Tag: Palestine


My Promised Land by Ari Shavit

December 22nd, 2014 — 4:50pm

My Promised Land by Ari ShavitScreen Shot 2014-12-21 at 1.34.42 PM

If you have any familiarity with the politics of the Middle East and the establishment of the state of Israel you know it is a very complicated story. Ari Shavit is an Israeli who cares deeply about the future of his beloved homeland. He has written what appears to me to be a definitive comprehensive book about the history of modern Israel. In the course of writing this book, he has done extensive research and has interviewed hundreds of people, many who have been key players in the amazing story of Israel. Shavit is a well-established journalist who personally knows many of these people. Others agreed to meet with him apparently because of his good reputation. I am not in a position to judge if he has all his facts straight and if he has given a balanced view. I can only say that it appears that he has tried to understand and present numerous points of view, This has to be a painful book to anyone who has an affinity for Israel and what this country has meant to so many people.

Naturally, Shavit covers the story of the European Jews who escaped annihilation from the Holocaust and how many of them with literally the shirts on their back built kibbutzim, moshavim, new cities, orange groves and so much more. The transformation from scorched dessert into fertile farms while on the surface is a magical story but is one of tremendous work and dedication. Similarly the development of Tel Aviv into one of the great cities of the world seems like a fairy tale but in reality reflects the courage and the personality of the people who came to Israel.

The spirit and the work ethic of the people who made up the Zionist movement is not the only story of Israel. There is also a narrative of continued bloodshed, conflicts, ethical dilemmas and an uncertainty about the future. The 1948 declaration of a State of Israel by the United Nations was followed by an attack by the surrounding Arab countries, which is a well known important piece of history. As are the 1967 War and the 1973 Yom Kipper War. The details and the meanings behind these wars are discussed in great detail in this book. Shavit doesn’t stop there; he examines and discusses the displaced natives of Palestine and other parts of Israel where many Arabs have lost their homes. While many Arabs do live in harmony in what is now Israel, it clear that many live for the day that they can regain what they feel is rightfully their land. Then there is the situation of the Jewish settlements on the Palestine west bank. On one hand, this is viewed as undermining the one just possibility for a two state solution that might lead to long lasting peace. On the other hand, there is also the point of view of the settlers which they present as a moral and deep seated justification for what they are doing.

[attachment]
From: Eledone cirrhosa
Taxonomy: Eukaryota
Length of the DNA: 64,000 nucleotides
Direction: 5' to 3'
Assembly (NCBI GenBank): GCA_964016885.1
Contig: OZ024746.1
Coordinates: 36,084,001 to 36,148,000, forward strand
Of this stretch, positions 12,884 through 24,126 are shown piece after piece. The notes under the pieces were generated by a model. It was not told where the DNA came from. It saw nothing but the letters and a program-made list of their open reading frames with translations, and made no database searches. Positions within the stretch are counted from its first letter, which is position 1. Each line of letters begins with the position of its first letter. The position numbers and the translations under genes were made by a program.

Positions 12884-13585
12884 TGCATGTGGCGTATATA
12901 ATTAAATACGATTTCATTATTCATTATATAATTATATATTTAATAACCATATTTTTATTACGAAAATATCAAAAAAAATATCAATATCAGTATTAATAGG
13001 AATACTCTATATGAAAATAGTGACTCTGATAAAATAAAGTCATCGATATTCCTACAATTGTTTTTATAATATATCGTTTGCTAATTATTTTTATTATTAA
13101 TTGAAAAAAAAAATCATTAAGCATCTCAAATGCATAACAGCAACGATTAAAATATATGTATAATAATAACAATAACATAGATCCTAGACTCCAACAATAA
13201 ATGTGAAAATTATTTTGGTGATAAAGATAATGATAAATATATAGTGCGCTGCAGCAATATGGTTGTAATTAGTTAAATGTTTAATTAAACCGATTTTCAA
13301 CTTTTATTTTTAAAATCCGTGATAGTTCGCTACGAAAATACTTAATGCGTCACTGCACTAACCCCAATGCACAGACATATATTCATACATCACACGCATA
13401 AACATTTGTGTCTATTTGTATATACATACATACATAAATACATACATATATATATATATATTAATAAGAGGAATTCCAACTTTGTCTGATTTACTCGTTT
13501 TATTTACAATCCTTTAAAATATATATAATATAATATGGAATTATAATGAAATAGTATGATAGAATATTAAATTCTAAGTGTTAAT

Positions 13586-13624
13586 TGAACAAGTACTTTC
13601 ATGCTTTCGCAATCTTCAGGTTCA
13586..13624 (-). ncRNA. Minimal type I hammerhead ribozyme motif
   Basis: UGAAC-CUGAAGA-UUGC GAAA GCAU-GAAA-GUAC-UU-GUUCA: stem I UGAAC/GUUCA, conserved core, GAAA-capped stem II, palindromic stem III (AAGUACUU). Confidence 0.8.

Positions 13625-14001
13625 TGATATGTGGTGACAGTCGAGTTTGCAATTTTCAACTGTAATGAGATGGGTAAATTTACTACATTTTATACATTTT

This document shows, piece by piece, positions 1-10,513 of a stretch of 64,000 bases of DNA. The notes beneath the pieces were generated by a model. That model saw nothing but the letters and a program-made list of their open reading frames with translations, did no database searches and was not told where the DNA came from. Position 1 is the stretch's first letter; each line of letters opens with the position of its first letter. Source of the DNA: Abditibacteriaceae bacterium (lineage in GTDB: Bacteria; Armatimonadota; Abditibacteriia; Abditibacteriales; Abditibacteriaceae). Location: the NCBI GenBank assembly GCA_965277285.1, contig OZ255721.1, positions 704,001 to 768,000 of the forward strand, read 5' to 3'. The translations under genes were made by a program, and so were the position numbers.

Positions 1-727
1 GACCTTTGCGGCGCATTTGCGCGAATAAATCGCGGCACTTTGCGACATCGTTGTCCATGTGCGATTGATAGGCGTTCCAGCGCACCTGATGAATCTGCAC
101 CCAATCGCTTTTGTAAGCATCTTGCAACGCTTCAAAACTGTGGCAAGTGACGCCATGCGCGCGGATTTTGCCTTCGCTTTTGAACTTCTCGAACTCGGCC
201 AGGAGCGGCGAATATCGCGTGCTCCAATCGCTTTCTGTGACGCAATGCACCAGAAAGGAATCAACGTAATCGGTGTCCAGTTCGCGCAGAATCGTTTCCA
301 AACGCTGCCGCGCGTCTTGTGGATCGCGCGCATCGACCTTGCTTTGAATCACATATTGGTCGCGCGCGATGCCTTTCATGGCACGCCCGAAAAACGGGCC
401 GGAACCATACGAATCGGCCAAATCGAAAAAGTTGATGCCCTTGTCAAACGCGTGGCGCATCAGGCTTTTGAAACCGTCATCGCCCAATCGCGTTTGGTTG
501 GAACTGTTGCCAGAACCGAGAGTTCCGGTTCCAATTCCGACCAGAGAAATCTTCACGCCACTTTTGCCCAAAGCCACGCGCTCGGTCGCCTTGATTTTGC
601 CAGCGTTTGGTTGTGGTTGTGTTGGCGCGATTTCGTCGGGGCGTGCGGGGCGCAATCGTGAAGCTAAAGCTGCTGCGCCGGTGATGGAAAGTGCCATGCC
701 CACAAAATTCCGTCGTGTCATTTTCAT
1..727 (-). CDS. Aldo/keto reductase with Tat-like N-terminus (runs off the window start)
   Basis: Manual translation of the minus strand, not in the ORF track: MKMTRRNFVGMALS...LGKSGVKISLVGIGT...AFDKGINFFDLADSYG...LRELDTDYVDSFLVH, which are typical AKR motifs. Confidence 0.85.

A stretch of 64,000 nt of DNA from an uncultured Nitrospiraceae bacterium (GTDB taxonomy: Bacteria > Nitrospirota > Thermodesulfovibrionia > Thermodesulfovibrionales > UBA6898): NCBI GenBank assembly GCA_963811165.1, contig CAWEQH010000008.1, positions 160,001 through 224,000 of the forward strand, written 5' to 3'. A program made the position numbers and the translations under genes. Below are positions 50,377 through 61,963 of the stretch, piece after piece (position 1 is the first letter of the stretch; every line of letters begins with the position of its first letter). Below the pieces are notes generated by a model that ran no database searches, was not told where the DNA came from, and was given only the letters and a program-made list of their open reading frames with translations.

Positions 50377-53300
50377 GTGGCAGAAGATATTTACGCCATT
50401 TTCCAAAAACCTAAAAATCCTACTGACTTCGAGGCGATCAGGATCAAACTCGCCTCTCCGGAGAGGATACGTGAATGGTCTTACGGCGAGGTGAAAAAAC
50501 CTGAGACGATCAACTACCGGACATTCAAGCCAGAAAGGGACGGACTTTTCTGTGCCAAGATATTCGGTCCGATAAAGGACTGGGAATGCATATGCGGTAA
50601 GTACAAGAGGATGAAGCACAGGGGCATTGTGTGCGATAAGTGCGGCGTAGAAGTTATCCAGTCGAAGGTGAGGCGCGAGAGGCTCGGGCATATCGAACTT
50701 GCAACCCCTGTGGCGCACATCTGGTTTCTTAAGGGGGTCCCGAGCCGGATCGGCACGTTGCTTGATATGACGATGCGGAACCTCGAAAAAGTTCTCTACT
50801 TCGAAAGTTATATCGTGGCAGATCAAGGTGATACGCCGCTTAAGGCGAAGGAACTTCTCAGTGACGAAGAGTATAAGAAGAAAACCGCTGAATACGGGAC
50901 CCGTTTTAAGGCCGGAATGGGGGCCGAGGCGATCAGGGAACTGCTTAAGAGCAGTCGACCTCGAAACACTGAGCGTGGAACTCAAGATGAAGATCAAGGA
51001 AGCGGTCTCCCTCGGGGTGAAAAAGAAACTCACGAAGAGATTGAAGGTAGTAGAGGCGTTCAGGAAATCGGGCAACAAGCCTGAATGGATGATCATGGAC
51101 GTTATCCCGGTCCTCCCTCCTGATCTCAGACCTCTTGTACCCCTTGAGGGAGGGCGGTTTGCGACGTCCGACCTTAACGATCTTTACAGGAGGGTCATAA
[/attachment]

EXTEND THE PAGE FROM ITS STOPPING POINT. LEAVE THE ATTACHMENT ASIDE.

There is the story of the Sephardic Jews in Israel, many of whom have felt greatly discriminated against. As with each issue the author brings to life the point of view of the protagonists by not only reviewing factual historical events but also by telling compelling personal stories of the people involved.

Perhaps one of the most important subplots of the story of Israel is a secret chapter that cannot be officially told. On the other hand it is well known and documented by Shavit. In this case he does this by using mostly non-Israeli and certainly non-official sources. This is the fascinating tale but certainly true story of the development of the city of Dimona, which is where Israel mobilized it’s human resources, with some help from France, to develop nuclear weapons. While this unacknowledged fact is stated with great certainty, Israel has never overtly used this as a threat but it nevertheless has been essential for the survival of Israel.

If Dimona were the big secret that I heard about before reading this book, the discussion of the magnitude of threat to Israel from Iran was something that I never fully appreciated. The author in his meticulous style reviews the response of Israel to each step that Iran has made to develop their own nuclear weapon capacity. This includes a daring secret air attack by Israel in 1981 which demolished Iran’s nuclear plants, which were on the verge of producing weapon grade nuclear material. This leads us to the present and one of the major dilemmas that Israel faces today. Once again Iran, a country that has sworn to destroy Israel, is approaching the ability of developing nuclear weapons.

I hope I have made the point that Ari Shavit has written an amazing book that has vividly described in depth so many of the historical events that have allowed Israel to develop and flourish, as well as the issues that question Israel’s viability to survive in the future as it exists today.

Comment » | HI - History, P - Political

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